Aluminum, being strong and light weight with excellent corrosion resistance make this silver/gray material the second most used metal. Aluminum is easily machined, fabricated and welded by many common methods. The most common aluminum alloys are 6061 and 6063, and comes in all shapes and sizes.
History of Aluminum
The word Aluminum, is derived from the old French word alum, which in turn comes from the Latin word alumen that means bitter salt. Aluminum, which is a metallic element, has a very low density and does not corrode easily. Aluminum salts have been in use since the time of the Ancient Romans and Greeks. However, the metal itself was first produced, albeit not in its purest form, for the first time in the year 1825 by H. C. Oersted, a Danish chemist and physicist. The credit for isolating the metal, however, goes to Frederich Wohler, a German chemist, who did so in 1827.
Aluminum Production Process
Aluminum is not available in pure form in nature and has to be extracted from other compounds. Today, the metal is extracted mainly from an ore called Bauxite, which contains, in addition to aluminum oxide (or alumina, as it is also known), compounds like silica, titanium dioxide and a number of different iron oxides. The process of extraction involves two main steps. The first step is the Bayer process and the second step is the Hall-Heroult process.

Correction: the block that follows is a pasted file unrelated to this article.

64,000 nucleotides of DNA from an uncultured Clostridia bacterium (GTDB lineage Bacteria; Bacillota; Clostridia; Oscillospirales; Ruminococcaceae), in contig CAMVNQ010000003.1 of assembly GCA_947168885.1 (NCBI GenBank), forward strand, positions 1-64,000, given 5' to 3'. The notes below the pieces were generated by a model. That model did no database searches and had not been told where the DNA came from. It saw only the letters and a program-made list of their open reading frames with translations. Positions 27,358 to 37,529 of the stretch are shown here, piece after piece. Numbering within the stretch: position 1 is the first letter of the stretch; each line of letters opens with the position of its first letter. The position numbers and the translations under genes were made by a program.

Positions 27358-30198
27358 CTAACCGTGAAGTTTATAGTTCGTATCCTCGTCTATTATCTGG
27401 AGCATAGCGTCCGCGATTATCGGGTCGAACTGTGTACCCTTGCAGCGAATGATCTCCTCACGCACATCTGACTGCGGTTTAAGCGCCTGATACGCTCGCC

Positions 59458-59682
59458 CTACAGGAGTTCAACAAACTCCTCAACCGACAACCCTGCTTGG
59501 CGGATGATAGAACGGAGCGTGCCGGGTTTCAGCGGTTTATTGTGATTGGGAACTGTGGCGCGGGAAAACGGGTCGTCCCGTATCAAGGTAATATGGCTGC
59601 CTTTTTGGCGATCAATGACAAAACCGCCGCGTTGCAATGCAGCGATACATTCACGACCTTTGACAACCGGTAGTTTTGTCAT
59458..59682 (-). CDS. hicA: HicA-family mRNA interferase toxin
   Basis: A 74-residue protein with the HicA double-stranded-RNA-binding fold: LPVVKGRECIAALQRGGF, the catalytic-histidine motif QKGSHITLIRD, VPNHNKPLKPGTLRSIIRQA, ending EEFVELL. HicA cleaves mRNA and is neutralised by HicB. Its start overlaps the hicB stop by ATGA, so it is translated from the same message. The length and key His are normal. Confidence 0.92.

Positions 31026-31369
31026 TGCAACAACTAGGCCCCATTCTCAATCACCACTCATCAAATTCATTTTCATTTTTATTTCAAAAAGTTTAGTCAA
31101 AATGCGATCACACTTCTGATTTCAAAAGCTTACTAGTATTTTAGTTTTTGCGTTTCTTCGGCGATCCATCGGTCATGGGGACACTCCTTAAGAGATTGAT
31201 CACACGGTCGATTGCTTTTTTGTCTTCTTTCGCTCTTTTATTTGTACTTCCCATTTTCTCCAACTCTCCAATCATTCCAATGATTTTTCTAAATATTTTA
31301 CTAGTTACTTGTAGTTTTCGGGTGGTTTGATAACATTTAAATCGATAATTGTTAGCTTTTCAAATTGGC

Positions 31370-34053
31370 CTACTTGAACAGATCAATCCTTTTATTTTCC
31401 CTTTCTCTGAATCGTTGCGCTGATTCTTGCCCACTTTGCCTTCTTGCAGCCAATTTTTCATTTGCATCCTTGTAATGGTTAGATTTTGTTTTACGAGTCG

In the year 1887, Carl Joseph Bayer invented the Bayer process. In this procedure, aluminum oxide is extracted from bauxite. The ore is washed with sodium hydroxide at a high pressure and temperature. The result is that the aluminum oxide present in the ore gets converted to sodium aluminate, which is soluble. The sodium aluminate, when dissolved in alkaline water, is converted to aluminum hydroxide. This compound is then calcined – in other words, aluminum hydroxide is heated to a very high temperature, of around 980 degrees Celsius – resulting in decomposition of the compound into aluminum oxide.
The Hall-Heroult process is named after C. M. Hall, an American Chemist, and Paul Herault, a French scientist. The two of them invented the process independently in the year 1886. It is an electrolytic process used to convert aluminum oxide to pure aluminum. The procedure is conducted in the following way: the aluminum oxide (obtained from Bayer process, for example) is dissolved in molten cryolite along with some aluminum fluoride. Then, a low voltage direct current is passed through this molten mixture to electrolyze it. A cell is built specifically for this process. The result of the electrolysis is the deposition of pure aluminum on the cathode of the cell, from where it is collected periodically.
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